[69] C.-M. Chang, S. Minwalla, T. Sharma, and X. Yin, “ABJ Triality: from Higher Spin Fields to Strings,” J. Phys., vol. A46, p. 214009, 2013. 2.1, 2.8.2

[70] J. de Boer, K. Hori, and Y. Oz, “Dynamics of N=2 supersymmetric gauge theories in three-dimensions,” Nucl.Phys., vol. B500, pp. 163–191, 1997. 2.2.1, 2.3.1 140 [71] V. Borokhov, A. Kapustin, and X.-k. Wu, “Monopole operators and mirror symmetry in three-dimensions,” JHEP, vol. 0212, p. 044, 2002. 2.2.1, 2.3.1

[72] D. Gaiotto and E. Witten, “S-Duality of Boundary Conditions In N=4 Super Yang-Mills Theory,” Adv.Theor.Math.Phys., vol. 13, pp. 721–896, 2009. 2.2.1

[73] D. L. Jaﬀeris, “Quantum corrections to = 2 Chern-Simons theories with N ﬂavor and their AdS4 duals,” JHEP, vol. 08, p. 046, 2013. 2.2.1 [74] I. R. Klebanov, S. S. Pufu, S. Sachdev, and B. R. Safdi, “Entanglement Entropy of 3-d Conformal Gauge Theories with Many Flavors,” JHEP, vol. 05, p. 036, 2012. 2.2.3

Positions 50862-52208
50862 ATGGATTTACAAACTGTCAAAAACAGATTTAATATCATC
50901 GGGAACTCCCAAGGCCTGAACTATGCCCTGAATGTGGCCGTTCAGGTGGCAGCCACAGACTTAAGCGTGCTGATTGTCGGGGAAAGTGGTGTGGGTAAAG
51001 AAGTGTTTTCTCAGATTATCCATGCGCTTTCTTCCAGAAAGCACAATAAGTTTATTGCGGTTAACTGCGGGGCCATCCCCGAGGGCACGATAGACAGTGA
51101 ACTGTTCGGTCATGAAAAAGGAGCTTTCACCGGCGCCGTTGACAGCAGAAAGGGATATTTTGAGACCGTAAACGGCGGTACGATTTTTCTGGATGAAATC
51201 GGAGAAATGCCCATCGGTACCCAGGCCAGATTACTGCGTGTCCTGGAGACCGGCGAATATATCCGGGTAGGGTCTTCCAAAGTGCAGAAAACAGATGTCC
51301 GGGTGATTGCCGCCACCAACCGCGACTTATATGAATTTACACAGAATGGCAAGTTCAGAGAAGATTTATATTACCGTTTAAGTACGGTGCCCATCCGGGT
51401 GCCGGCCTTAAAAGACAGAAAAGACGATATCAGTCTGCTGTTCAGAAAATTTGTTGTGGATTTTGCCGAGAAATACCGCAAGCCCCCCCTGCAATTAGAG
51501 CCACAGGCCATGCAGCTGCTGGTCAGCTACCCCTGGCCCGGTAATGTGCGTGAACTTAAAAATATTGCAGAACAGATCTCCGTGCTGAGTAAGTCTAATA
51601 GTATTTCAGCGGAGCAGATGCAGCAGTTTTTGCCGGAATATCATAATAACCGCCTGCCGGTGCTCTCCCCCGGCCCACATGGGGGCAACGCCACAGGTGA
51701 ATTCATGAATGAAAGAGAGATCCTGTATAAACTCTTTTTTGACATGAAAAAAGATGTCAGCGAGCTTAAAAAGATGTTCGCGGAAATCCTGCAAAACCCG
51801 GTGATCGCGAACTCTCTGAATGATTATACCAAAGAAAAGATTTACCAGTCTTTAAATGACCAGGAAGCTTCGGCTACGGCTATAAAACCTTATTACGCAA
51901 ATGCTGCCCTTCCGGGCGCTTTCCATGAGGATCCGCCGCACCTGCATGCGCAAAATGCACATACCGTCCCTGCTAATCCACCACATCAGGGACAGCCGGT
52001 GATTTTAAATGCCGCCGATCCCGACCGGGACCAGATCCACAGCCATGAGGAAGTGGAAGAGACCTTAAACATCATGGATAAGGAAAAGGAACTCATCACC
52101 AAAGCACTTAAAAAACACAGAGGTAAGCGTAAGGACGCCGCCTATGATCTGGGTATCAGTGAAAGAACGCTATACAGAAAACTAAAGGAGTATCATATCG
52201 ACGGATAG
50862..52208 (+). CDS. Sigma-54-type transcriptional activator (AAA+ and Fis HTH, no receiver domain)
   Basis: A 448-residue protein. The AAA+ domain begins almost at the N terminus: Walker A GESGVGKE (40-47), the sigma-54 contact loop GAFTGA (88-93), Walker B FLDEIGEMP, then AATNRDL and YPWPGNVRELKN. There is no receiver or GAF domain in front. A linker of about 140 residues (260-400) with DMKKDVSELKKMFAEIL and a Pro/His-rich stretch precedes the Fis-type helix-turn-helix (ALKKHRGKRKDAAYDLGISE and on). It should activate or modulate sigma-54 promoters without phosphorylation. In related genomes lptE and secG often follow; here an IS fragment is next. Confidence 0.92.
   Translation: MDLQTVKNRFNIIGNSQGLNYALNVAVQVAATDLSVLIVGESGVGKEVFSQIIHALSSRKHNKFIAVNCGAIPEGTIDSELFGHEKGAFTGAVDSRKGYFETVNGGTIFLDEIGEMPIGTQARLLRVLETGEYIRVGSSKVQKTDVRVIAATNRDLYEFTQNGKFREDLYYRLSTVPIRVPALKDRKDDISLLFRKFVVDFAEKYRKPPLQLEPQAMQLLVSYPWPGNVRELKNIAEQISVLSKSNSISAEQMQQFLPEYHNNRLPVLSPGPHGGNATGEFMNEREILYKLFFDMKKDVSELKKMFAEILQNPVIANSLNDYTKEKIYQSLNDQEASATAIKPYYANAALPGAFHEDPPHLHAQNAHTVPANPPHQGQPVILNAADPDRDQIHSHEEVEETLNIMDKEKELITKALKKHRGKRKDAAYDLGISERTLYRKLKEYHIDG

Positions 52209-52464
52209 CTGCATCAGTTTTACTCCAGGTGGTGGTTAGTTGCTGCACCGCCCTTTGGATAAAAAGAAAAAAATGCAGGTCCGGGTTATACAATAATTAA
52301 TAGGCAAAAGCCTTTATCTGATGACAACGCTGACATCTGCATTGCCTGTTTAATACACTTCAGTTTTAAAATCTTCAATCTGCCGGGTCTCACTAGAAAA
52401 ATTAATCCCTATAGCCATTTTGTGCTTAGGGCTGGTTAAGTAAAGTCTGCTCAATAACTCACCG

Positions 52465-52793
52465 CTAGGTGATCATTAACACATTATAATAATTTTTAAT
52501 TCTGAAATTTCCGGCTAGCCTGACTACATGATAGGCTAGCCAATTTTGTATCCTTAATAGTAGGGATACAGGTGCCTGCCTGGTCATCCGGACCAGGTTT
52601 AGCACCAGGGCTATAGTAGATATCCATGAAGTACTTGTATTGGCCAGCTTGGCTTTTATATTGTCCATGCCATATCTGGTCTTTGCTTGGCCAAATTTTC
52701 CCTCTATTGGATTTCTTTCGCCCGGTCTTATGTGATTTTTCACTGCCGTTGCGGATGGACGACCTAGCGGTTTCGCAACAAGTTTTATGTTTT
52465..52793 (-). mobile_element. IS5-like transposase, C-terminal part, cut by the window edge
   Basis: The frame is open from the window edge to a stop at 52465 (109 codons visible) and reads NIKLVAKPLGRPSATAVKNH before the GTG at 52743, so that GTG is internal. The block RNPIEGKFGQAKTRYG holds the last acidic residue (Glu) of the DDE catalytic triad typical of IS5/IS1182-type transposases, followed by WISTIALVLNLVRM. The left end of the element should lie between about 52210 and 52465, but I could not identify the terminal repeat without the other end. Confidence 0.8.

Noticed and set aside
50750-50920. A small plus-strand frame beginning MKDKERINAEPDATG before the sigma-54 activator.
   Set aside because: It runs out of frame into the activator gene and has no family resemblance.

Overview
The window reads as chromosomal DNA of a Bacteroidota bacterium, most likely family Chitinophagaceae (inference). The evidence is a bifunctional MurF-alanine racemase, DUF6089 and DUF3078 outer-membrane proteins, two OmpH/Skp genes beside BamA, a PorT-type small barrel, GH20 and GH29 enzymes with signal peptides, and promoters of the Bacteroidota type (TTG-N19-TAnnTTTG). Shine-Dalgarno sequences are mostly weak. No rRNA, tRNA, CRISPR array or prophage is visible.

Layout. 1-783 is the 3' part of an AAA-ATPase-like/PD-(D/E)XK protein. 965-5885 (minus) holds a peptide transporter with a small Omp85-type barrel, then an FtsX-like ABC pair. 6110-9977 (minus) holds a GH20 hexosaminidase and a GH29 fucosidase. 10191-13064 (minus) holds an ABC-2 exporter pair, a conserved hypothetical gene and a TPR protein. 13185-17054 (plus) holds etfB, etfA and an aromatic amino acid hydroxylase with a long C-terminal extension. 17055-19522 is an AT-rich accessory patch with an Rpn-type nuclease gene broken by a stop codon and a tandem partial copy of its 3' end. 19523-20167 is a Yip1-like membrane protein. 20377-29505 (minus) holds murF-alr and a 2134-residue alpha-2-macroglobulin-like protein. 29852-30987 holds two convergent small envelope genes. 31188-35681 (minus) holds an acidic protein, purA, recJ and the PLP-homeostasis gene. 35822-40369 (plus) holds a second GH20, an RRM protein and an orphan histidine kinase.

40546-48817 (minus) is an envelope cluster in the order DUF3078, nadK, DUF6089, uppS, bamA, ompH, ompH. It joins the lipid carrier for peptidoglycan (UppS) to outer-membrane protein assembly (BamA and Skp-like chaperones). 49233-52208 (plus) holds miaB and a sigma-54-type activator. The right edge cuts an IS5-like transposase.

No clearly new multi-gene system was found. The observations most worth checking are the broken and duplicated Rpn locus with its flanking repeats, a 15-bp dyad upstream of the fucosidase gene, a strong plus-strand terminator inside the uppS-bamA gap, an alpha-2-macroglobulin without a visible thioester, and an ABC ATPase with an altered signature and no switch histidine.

[75] I. Aﬄeck, J. A. Harvey, and E. Witten, “Instantons and (Super)Symmetry Breaking in (2+1)-Dimensions,” Nucl. Phys., vol. B206, p. 413, 1982. 2.3.1

[76] F. A. H. Dolan, V. P. Spiridonov, and G. S. Vartanov, “From 4d superconformal indices to 3d partition functions,” Phys. Lett., vol. B704, pp. 234–241, 2011. 2.3.2

[77] D. Bashkirov, “Aharony duality and monopole operators in three dimensions,” 2011. 2.3.2, 2.8

[78] F. Benini, C. Closset, and S. Cremonesi, “Comments on 3d Seiberg-like duali- ties,” JHEP, vol. 10, p. 075, 2011. 2.3.2, 2.5, 2.5.1

[79] G. Festuccia and N. Seiberg, “Rigid Supersymmetric Theories in Curved Su- perspace,” JHEP, vol. 06, p. 114, 2011. 2.3.2

[80] R. C. Myers and A. Sinha, “Seeing a c-theorem with holography,” Phys. Rev., vol. D82, p. 046006, 2010. 2.3.3

[81] C. Hwang, K.-J. Park, and J. Park, “Evidence for Aharony duality for orthog- onal gauge groups,” JHEP, vol. 11, p. 011, 2011. 2.5, 2.5.1, 3

[82] O. Aharony and I. Shamir, “On O(Nc) d = 3 N = 2 supersymmetric QCD Theories,” JHEP, vol. 12, p. 043, 2011. 2.5, 2.5.1, 2.5.1